Obese Teens Dying Younger Than National Average

Good news. We're all living longer.  Except for obese teens, it turns out.

According to newswise.com, "Although people live longer today than they did 50 years ago, people who were overweight and obese as teenagers aren’t experiencing the same gains as other segments of the population."

The life expectancy of the average American born in 2011 was 78.7 years, according to the U.S. Centers for Disease Control and Prevention, up from about 50 at the turn of the last century. The average lifespan has increased by more than a decade since 1950, but rising obesity rates threaten to take a toll on this progress.

“In studying the rate of death among adults younger than age 50, we found that there was no improvement among men who were overweight or obese as teenagers,” newswise quotes one of the study’s authors, Amir Tirosh, MD, PhD, of the Division of Endocrinology at the Brigham and Women’s Hospital in Boston, MA. “In fact, the mortality rate among overweight and obese teenagers in the years 2000 to 2010 was as high as the rate observed in the 1960s and 1970s.”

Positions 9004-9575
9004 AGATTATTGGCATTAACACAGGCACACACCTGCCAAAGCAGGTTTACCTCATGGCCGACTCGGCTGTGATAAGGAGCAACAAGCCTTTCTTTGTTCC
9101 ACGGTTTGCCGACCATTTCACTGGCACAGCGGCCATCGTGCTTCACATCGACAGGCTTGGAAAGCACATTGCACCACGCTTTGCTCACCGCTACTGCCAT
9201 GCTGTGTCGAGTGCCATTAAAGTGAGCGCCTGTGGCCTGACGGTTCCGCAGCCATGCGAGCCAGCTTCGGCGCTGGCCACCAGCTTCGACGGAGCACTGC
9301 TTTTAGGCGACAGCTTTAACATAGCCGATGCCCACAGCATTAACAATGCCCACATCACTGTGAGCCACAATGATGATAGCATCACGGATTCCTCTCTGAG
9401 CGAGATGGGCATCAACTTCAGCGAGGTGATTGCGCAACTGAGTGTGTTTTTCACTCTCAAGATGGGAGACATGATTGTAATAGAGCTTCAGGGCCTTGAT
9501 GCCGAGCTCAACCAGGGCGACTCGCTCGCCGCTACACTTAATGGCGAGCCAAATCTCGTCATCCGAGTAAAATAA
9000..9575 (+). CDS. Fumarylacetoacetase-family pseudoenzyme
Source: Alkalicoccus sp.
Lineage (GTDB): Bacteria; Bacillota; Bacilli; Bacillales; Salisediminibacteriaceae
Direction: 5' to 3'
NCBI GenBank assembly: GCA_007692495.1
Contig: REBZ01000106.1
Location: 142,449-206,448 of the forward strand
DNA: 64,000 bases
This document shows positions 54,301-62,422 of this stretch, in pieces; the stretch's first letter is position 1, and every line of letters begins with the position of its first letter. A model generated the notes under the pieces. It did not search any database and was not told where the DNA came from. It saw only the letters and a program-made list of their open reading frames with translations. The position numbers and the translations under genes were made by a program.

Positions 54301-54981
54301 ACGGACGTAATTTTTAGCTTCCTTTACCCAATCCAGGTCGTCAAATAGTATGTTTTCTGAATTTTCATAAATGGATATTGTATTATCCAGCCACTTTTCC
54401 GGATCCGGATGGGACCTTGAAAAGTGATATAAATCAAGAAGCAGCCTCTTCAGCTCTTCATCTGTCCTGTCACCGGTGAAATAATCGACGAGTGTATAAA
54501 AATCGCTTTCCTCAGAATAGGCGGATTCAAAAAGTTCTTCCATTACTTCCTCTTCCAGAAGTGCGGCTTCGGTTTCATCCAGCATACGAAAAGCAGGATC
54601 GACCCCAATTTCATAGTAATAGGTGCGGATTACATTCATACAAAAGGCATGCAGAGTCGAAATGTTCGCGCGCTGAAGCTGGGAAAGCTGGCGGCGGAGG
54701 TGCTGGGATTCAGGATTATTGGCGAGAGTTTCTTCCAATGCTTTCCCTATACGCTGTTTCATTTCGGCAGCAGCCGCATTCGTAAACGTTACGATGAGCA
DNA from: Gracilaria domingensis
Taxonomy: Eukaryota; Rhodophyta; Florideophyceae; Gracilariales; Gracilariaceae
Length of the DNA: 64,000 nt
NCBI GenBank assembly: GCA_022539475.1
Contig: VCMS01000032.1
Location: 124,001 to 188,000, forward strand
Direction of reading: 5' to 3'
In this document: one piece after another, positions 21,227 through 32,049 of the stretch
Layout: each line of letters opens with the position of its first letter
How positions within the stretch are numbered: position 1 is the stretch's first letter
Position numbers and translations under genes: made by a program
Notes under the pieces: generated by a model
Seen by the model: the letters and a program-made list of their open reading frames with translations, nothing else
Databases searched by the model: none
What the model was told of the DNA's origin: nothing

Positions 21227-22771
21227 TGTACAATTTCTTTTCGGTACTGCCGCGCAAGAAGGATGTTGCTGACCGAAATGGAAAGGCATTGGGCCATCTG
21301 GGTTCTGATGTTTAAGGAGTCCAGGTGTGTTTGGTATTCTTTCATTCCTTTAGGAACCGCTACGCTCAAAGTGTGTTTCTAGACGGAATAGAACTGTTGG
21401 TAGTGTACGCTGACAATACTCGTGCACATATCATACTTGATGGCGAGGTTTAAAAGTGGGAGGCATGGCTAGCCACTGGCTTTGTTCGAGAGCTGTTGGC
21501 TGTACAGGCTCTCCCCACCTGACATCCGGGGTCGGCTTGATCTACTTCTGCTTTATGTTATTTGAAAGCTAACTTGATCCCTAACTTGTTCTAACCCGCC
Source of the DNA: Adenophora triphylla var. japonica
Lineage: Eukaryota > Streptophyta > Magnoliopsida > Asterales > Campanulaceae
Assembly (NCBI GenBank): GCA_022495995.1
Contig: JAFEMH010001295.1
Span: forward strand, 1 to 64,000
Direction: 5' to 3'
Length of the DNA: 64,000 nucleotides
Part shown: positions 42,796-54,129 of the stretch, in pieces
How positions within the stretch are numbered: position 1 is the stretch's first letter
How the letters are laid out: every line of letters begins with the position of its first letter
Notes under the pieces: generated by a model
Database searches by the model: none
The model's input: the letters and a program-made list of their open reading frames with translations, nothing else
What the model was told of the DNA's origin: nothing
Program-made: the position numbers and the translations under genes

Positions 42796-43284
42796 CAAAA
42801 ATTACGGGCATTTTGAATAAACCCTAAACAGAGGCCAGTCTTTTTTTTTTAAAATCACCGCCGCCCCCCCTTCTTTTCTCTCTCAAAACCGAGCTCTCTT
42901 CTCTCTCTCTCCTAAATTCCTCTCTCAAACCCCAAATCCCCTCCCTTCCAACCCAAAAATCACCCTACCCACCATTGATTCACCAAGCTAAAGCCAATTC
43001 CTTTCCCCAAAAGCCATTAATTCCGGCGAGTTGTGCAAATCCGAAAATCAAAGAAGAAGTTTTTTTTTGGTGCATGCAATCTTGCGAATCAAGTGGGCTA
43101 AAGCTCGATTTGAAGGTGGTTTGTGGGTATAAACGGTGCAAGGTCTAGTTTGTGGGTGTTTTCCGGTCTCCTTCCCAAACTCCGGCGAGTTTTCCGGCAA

Researchers found mortality rates were 41 percent lower among normal weight teenagers who were born in the 1980s than teens of a similar weight who were born thirty years earlier. "But among those who were overweight or obese as teenagers, there was no significant improvement in the survival rate over the course of four decades," the Web site reports.
In addition, the study found overweight and obese teenagers had a higher risk of death before the age of 50. Among boys, even those with weights at the upper end of the normal range faced a greater risk of dying relatively early in adulthood.
The CDC points out that obesity rates have quadrupled for adolescents in the last 30 years.
So where it is all coming from?  Blame sugary sodas, lack of exercise, more processed foods.  The list goes on and on.  
I was a heavy (not obese) child back in the '50s and '60s who grew into a teen with an eating disorder (I barely weighed 100 soaking wet).  I'm not sure that's the answer either.  I've fought the weight battle all my  life, and thankfully, my son is so skinny his grandmoter (my mother-in-law) asked if it's because I feed him dog food.  But that's a story for another day.
Still, even though he has good eating habits (lots of fruit, won't eat processed food, though he has discovered Fritos, plays soccer), it can always change.  My husband was a rail as a kid and teen and now he fights an expanding waistline, too.
So, try to eat healthy.  Forget the fad diets (you just put the weight back on when you go back to normal eating, anyway).  Get a daily dose of exercise.  And try to move around more during the day, like five minutes every hour.  Another scary fact: researchers have found that too much sitting can be as deadly as smoking cigarettes.


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